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In addition to our pensions etc, and assuming a 4% withdrawal rate for the next 20 years, exactly how much capital do we need in our IRA etc to add another \$45,000 a year to what we will be getting?

Isn't it weird...I am not a complete dummy..Mensa and all that...but I can't do Math for nuts..

BTW DH originally told me he thought we are fine until we are 93, but I can't find that budget on this computer and don't remember his exact calculations. ( Done a couple of years ago) I do remember he has \$20,000 a year in his calculations for travel, and only stops that at 85 yrs old in the budget. How did he choose that random age I wonder? Is he going to push my wheelchair? Or am I pushing his?

Thanks in advance for the Math.

Big Momma
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In addition to our pensions etc, and assuming a 4% withdrawal rate for the next 20 years, exactly how much capital do we need in our IRA etc to add another \$45,000 a year to what we will be getting?

\$1.125 million. (45,000 / .04)

I do remember he has \$20,000 a year in his calculations for travel, and only stops that at 85 yrs old in the budget. How did he choose that random age I wonder? Is he going to push my wheelchair? Or am I pushing his?

My parents' last independent trip was when they came to my place for Christmas when they were 85. The KC airport was no problem. They drove up to the skycaps, got rid of the luggage, then parked the car and got the shuttle to the terminal. Changing planes in Chicago was no problem with pre-arranged wheelchair assists. I met them at the gate in Baltimore and, with the help of two skycaps and two wheelchairs, got their luggage and them to my car. It was pre-9/11 days, so when they left the gate agent wheeled one and I the other onto the plane. I still remember saying to myself as I watched the plane take off, "It's United Airlines's problem now." The big tripping point was when they got back to KC and couldn't find anyone to help them with their luggage. They still traveled a lot after that, but always with someone who could handle the mechanics.

Phil
Rule Your Retirement Home Fool
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Thanks Phil..
Did we tell you you are a Good Guy?
(Also a good son, a good nephew and a good cousin from the sound of it...)

So glad your parents were happy traveling at 85...good role models for us all.

My sister is whoopsing it up on the Silk Road in China going westwards as we speak...and she'll be 75 soon. She was camping in Western Australia two months ago. She's very adventurous, but eschews the comfortable cruises we lazy folks enjoy....

Waving to you from our deck on a nice sunny day, Phil...

Warmly,
Big Momma
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Sorry, I meant for my last post to go under the CCRC thread, but I guess most of you figured that out for yourselves.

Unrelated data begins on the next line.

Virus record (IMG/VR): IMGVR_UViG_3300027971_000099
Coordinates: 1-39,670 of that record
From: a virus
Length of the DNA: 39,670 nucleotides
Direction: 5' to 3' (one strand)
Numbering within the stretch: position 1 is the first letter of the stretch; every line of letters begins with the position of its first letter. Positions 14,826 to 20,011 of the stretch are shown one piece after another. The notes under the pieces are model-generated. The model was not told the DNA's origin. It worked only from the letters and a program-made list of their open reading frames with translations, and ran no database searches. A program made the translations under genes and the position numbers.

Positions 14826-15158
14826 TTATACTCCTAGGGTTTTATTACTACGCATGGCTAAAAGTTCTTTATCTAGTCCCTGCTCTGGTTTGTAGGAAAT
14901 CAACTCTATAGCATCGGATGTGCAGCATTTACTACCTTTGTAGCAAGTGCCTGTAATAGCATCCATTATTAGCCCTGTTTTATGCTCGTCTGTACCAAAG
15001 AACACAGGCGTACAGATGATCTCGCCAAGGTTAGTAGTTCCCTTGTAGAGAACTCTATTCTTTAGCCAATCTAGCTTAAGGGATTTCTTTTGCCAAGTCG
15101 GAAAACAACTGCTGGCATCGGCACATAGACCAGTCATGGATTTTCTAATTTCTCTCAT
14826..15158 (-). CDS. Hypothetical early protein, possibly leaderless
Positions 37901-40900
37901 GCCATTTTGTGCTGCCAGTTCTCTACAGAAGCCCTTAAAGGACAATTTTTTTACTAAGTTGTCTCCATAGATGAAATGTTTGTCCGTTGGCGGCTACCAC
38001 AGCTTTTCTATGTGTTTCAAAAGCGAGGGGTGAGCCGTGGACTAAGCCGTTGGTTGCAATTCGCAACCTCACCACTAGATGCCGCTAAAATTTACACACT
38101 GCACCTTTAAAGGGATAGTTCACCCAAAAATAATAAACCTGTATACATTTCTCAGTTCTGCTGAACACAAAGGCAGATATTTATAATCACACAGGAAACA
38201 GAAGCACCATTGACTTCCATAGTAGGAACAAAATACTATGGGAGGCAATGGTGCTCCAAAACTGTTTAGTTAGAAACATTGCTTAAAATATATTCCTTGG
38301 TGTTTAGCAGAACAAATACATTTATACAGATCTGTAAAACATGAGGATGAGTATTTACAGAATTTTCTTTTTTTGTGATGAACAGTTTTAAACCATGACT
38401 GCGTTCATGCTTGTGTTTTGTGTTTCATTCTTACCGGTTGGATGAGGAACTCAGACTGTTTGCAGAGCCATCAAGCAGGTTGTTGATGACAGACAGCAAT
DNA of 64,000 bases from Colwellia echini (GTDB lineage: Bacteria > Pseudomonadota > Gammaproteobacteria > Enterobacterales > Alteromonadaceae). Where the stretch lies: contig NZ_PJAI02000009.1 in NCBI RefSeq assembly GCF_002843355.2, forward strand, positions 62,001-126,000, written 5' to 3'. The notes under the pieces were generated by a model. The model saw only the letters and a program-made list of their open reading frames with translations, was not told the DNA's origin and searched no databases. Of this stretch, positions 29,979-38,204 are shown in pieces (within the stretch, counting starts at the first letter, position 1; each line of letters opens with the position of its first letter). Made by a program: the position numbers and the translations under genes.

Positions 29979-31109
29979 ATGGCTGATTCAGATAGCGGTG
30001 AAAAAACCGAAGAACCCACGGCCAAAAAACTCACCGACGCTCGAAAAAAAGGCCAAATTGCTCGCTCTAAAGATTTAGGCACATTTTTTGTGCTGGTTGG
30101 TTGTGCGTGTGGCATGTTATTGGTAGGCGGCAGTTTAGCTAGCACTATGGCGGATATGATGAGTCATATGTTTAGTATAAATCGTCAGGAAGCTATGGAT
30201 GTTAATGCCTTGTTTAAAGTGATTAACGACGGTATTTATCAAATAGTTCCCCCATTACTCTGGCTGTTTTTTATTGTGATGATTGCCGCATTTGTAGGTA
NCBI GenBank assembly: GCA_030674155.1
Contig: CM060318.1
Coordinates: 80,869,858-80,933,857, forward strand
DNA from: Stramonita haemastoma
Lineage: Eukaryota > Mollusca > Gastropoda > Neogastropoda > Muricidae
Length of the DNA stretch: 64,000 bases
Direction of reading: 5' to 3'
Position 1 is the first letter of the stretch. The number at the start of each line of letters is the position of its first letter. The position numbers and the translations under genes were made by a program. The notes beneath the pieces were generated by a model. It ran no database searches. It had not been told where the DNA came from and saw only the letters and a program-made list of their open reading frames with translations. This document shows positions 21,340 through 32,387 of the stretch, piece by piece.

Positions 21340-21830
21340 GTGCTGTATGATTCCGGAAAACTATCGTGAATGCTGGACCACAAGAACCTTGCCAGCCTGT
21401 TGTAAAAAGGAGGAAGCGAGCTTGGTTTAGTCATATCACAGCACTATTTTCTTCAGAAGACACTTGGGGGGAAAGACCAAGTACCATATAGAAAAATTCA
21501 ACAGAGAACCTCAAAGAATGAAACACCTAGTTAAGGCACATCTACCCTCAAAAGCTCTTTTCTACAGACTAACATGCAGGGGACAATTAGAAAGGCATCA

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Sounds like you are doing your homework, ResNullius. Good for you.

Don't forget networking. You usually will find people in your community who have relatives who have lived in the retirement choices in your area. You can network to find what they liked or disliked about each one.

It is very clear that some are much better than others. Usually that means dedicated staff without much turnover.

Things change. Keeping up to date can be a challenge. But comments of others gives you more to consider as you try to make the right choices.
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I have bookmarked this post and printed it out.

The information is very helpful. Thank you.

Chili
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Montecito (a small town adjacent to Santa Barbara) has an interesting varient of the retirement community, derived from what at one time was a large estate. Some folks buy multiple units and combine them, others use their unit as a pied-a-terre. You can walk to the beach. Julia Child spent her final years there. You need to pass a medical exam to buy-in, but once in everything is covered from independent living to skilled nursing. There is a long waiting list, though. On a recent visit, we enjoyed an excellent lunch, and visited a unit with high-end appliances and a view of a beautiful little garden. For us, a major attraction is it's less than a mile form where we live now.

db
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In this area, Bethesda has a series of sites covering an array of needs. Some of theirs have on-site duplexes. I presume that means they provide on-site assistance as needed or meals, etc., but you have more space to call your own.

I am not aware of any in resort communities, but that is an interesting idea.